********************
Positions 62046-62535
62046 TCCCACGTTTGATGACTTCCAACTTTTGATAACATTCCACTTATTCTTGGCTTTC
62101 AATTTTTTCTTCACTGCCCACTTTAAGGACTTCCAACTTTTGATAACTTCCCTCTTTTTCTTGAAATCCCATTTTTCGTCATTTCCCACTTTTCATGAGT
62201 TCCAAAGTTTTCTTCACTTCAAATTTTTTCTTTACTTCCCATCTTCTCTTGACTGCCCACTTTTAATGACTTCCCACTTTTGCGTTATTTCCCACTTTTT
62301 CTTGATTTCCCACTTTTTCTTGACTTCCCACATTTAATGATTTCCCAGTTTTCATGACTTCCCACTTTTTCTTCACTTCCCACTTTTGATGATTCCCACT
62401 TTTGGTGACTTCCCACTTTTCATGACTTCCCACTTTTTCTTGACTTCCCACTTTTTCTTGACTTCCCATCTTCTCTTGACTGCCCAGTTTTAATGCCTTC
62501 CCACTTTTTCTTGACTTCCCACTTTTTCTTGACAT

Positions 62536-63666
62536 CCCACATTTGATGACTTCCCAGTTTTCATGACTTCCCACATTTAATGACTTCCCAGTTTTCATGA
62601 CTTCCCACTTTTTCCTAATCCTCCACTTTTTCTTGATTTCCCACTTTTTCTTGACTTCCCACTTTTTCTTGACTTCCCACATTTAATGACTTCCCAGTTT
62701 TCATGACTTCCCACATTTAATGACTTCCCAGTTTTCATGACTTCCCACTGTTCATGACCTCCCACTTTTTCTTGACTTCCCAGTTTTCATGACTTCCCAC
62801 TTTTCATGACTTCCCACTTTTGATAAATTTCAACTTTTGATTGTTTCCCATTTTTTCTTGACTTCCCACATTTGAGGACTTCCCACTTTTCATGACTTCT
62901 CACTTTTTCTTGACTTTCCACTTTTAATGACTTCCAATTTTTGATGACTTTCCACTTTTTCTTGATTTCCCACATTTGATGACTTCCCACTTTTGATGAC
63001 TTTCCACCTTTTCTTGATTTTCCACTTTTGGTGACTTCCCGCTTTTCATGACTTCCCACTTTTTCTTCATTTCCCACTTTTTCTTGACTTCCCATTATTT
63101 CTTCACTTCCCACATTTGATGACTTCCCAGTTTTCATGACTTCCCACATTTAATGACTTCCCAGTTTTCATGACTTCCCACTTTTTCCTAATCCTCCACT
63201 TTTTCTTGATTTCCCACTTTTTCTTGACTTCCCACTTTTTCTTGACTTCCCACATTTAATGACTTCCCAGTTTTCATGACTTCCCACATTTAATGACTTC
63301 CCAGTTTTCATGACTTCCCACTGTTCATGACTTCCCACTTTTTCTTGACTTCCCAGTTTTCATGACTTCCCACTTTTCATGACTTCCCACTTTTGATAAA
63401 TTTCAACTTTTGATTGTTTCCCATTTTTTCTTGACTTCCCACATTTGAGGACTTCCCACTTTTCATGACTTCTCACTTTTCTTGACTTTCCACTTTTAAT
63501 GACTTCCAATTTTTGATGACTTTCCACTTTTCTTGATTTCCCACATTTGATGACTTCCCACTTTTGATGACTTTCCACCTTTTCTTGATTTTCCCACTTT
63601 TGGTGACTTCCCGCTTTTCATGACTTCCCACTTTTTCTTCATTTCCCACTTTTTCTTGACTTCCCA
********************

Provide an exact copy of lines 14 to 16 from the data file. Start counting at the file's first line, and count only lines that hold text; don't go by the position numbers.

63001 TTTCCACCTTTTCTTGATTTTCCACTTTTGGTGACTTCCCGCTTTTCATGACTTCCCACTTTTTCTTCATTTCCCACTTTTTCTTGACTTCCCATTATTT
63101 CTTCACTTCCCACATTTGATGACTTCCCAGTTTTCATGACTTCCCACATTTAATGACTTCCCAGTTTTCATGACTTCCCACTTTTTCCTAATCCTCCACT
63201 TTTTCTTGATTTCCCACTTTTTCTTGACTTCCCACTTTTTCTTGACTTCCCACATTTAATGACTTCCCAGTTTTCATGACTTCCCACATTTAATGACTTC